Model – view – controller architecture

25 Jan

The model- view – controller architecture (MVC as it is generally termed), is the basis of many applications and development frameworks. We can say its a software architecture. The idea is simple. Divide any logic into three different sets or domains.

Model –

The model manages the behavior and data of the application domain, responds to requests for information about its state (usually from the view), and responds to instructions to change state (usually from the controller). In event-driven systems, the model notifies observers (usually views) when the information changes so that they can react.

View –

The view renders the model into a form suitable for interaction, typically a user interface element. Multiple views can exist for a single model for different purposes. A viewport typically has a one to one correspondence with a display surface and knows how to render to it.

controller –

The controller receives input and initiates a response by making calls on model objects. A controller accepts input from the user and instructs the model and viewport to perform actions based on that input.


As a simple analogy (derived from http://nuts-and-bolts-of-cakephp.com/2009/01/06/another-way-to-think-about-mvc/)

So, let’s imagine a bank.

The safe is the Database this is where all the most important goodies are stored, and are nicely protected from the outside world.
Then we have the bankers or in programmatic terms the Models. The bankers are the only ones who have access to the safe (the DB). They are generally fat, old and lazy, which follows quite nicely with one of the rules of MVC: *fat models, skinny controllers*. We’ll see why and how this analogy applies a little later.

Now we’ve got our average bank workers, the gophers, the runners, the Controllers. Controllers or gophers do all the running around, that’s why they have to be fit and skinny. They take the loot or information from the bankers (the Models) and bring it to the bank customers the Views.

The bankers (Models) have been at the job for a while, therefore they make all the important decisions. Which brings us to another rule: *keep as much business logic in the model as possible*. The controllers, our average workers, should not be making such decisions, they ask the banker for details, get the info, and pass it on to the customer (the View). Hence, we continue to follow the rule of *fat models, skinny controllers*. The gophers do not make important decisions, but they cannot be plain dumb (thus a little business logic in the controller is OK). However, as soon as the gopher begins to think too much the banker gets upset and your bank (or you app) goes out of business. So again, always remember to offload as much business logic (or decision making) to the model.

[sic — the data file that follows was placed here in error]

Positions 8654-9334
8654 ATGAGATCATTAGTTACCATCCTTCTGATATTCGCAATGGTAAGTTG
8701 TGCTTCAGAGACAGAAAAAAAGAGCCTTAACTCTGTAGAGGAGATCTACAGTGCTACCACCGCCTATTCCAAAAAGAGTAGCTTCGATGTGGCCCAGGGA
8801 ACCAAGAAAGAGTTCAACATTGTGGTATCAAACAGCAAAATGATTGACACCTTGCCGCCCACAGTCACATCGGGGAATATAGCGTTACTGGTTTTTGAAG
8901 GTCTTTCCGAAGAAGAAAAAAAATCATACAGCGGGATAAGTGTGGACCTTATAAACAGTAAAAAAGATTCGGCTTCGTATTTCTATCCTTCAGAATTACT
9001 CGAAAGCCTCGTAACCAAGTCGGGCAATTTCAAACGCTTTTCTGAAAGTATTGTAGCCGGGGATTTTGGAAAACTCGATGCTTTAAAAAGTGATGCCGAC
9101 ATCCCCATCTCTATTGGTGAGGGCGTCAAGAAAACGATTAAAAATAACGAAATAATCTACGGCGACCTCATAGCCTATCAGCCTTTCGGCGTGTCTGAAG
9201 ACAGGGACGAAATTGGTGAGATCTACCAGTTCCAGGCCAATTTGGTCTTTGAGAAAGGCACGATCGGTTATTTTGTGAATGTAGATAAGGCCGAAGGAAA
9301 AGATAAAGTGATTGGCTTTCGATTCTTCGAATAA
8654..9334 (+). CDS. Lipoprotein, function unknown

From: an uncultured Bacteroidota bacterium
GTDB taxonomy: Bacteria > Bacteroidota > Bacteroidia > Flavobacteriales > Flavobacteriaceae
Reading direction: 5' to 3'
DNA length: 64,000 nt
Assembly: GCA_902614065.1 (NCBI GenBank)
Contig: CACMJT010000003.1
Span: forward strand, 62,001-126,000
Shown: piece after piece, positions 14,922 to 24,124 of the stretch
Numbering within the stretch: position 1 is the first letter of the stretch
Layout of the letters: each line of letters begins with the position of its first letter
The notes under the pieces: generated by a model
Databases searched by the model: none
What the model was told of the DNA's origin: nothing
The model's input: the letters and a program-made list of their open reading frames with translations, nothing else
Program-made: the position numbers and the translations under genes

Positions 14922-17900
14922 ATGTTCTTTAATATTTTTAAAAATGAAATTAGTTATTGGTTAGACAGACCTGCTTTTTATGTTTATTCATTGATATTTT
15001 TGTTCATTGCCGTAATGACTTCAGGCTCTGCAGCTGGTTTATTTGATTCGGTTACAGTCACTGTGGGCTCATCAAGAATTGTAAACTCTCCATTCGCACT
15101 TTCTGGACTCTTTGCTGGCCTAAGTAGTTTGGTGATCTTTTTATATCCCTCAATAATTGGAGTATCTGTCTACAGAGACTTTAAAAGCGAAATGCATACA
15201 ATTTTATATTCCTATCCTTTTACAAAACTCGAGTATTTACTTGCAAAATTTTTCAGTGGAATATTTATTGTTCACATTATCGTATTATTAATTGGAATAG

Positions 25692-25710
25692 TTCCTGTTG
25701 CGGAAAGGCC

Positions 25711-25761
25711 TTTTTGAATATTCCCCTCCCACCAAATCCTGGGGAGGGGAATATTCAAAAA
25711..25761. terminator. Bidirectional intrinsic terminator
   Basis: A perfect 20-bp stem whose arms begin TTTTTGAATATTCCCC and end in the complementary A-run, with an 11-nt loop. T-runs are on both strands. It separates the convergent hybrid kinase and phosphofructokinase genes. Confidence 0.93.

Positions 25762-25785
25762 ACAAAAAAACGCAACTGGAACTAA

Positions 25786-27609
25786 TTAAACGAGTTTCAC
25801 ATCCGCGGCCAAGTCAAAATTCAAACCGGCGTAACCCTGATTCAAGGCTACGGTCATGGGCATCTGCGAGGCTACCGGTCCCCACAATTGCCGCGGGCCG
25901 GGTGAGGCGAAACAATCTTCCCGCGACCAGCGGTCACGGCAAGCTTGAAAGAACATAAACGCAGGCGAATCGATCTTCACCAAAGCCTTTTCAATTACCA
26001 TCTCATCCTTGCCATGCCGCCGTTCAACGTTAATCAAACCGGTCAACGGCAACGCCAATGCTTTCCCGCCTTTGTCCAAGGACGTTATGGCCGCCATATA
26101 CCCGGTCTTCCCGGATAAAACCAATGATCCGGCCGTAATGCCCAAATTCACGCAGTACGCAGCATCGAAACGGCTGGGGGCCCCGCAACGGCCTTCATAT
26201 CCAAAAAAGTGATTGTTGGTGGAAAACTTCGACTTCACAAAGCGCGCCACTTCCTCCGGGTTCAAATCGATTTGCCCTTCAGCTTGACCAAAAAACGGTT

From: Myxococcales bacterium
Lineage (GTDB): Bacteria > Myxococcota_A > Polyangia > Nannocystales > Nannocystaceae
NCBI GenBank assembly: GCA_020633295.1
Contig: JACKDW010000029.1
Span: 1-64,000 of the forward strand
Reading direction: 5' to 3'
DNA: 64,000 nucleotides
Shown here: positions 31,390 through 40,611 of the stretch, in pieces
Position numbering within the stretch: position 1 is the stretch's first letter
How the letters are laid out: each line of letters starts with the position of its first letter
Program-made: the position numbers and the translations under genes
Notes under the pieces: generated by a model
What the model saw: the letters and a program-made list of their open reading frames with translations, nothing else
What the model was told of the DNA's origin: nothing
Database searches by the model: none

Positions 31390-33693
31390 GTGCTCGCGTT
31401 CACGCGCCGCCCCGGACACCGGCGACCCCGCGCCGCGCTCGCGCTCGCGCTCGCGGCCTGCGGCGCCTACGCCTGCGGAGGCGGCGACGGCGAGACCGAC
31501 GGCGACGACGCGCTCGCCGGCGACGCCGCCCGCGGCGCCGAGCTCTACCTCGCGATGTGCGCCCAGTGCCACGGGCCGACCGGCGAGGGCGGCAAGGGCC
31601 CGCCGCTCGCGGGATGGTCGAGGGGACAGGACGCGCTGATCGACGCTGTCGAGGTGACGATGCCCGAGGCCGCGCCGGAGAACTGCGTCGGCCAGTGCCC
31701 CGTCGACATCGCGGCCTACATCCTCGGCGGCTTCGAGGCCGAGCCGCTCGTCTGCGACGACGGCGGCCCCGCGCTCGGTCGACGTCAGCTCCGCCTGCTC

Now, the bankers sure as hell aren’t going to talk to the customers (the View) directly, they are way too important in their cushy chairs for that. Thus another rule is followed: *Models should not talk to Views*. This communication between the banker and the customer (the Model and the View) is always handled by the gopher (the Controller).
(Yes, there are some exception to this rule for super VIP customers, but let’s stick to basics for the time being).

It also happens that a single worker (Controller) has to get information from more than one banker, and that’s perfectly acceptable. However, if the bankers are related (otherwise how else would they land such nice jobs?)… the bankers (Models) will communicate with each other first, and then pass cumulative information to their gopher, who will happily deliver it to the customer (View). So here’s another rule: *Related models provide information to the controller via their association (relation)*.

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One Response to “Model – view – controller architecture”

  1. ruining code January 28, 2011 at 12:23 pm #

    an example of MVC is cake PHP

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